I was recently asked, by Sofia Bonicalzi, to answer seven questions about free will and moral responsibility as part of a forthcoming special issue of a new online philosophy journal, Methòde . She has invited 29 philosophers to share their views, so it should be quite interesting! The issue will be published in October; my answers to the questions can be found below.
1. Much of the recent discussion concerning the problem of free will has been centered on the compatibilism/incompatibilism dichotomy. Do you think the central role attributed to this dichotomy is well deserved? If so, which of the two alternatives is preferable in your opinion?
I don't generally find it helpful to do philosophy in terms of "ism's" -- compatibilism, incompatibilism, illusionism, eliminationism. These are technical without being precise. To be clear about what compatibilism means you must first be clear about what ‘free will’ and ‘determinism’ mean.
'Free will' is not a technical term, but philosophers have appropriated it to mean many different things. Some philosophers say that we cannot meaningfully talk about free will without talking about moral responsibility (or "moral freedom" or "the freedom worth wanting" or some such thing). I criticise these ways of talking about free will in "How to Think about the Free Will/Determinism Problem" ( Carving Nature at its Joints, edited by Campbell, O'Rourke, and Slater, MIT 2011).
The belief that we have free will -- that we make choices, that we are often able to choose and do other than what we actually chose and do -- is as firmly entrenched in common sense as other beliefs that only a philosopher would question -- that we have hands, that there are other minds, that we continue to exist through time.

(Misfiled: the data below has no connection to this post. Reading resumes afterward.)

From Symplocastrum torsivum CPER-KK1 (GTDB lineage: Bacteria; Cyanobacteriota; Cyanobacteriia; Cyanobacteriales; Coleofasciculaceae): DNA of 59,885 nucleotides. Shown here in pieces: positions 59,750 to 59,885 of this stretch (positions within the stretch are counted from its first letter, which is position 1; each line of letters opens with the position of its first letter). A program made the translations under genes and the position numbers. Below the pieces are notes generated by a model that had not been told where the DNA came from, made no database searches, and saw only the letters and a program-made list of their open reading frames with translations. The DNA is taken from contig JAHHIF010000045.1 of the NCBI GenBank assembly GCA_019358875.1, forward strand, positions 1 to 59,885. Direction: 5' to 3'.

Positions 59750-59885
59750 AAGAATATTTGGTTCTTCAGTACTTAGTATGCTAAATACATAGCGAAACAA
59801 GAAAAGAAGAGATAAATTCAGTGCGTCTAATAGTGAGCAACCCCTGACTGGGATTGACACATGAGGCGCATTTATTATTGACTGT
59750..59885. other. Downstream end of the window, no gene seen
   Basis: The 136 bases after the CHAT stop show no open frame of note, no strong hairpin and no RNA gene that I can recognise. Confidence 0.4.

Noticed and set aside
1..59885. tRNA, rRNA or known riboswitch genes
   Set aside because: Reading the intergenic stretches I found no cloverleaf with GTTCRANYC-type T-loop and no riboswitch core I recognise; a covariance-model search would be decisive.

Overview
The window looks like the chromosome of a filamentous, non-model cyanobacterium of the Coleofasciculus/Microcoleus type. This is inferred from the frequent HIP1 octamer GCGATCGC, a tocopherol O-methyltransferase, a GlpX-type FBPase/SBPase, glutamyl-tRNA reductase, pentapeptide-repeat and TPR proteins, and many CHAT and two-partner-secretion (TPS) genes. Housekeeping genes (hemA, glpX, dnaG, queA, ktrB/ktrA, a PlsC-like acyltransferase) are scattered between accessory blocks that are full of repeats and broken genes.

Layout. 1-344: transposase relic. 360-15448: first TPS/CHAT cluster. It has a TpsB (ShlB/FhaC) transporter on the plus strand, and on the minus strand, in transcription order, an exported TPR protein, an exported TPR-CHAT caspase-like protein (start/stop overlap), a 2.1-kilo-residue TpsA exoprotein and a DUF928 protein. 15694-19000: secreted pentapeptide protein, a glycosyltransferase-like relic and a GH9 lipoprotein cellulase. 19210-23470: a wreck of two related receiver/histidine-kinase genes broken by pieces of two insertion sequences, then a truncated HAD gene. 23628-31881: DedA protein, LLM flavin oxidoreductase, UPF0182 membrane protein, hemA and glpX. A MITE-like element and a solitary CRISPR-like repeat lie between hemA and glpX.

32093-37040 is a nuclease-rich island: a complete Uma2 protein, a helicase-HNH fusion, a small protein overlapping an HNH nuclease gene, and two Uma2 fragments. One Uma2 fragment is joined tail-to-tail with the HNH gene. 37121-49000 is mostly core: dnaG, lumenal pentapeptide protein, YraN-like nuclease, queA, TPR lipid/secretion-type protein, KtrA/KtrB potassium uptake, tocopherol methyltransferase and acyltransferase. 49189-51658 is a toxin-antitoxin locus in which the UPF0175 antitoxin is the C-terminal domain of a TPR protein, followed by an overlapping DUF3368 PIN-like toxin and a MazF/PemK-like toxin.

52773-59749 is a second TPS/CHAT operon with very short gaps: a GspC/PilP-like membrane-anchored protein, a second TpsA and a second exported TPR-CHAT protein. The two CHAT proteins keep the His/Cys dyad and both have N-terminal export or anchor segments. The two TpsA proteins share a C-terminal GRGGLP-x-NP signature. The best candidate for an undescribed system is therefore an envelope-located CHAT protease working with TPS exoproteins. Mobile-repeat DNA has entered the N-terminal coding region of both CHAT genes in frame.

I define 'compatibilism' as the thesis that free will is compatible with determinism, given the now standard definition of determinism due to van Inwagen. In my recently published book, Causes, Laws, and Free Will: Why Determinism Doesn’t Matter (OUP 2013), I defend the claim that we have free will and that free will is compatible with determinism. This makes me a minority among contemporary philosophers. There are many philosophers who defend the claim that moral freedom or moral responsibility is compatible with determinism, but few who defend the claim that the ability to choose and do otherwise is compatible with determinism.
2. In the last three decades the discussions of the so-called "Consequence Argument" have convinced many philosophers that compatibilism is not a viable theoretical option. What is your opinion of that argument?
"The" Consequence argument turned out to be a family of different arguments. Some of these arguments have been interesting springboards for discussion of questions concerning the metaphysics of free will and the logic of counterfactuals. But at the end of the day, I think we should all agree that none of the arguments work.
3. Assuming that libertarianism is a viable position, which of the possible libertarian views is preferable?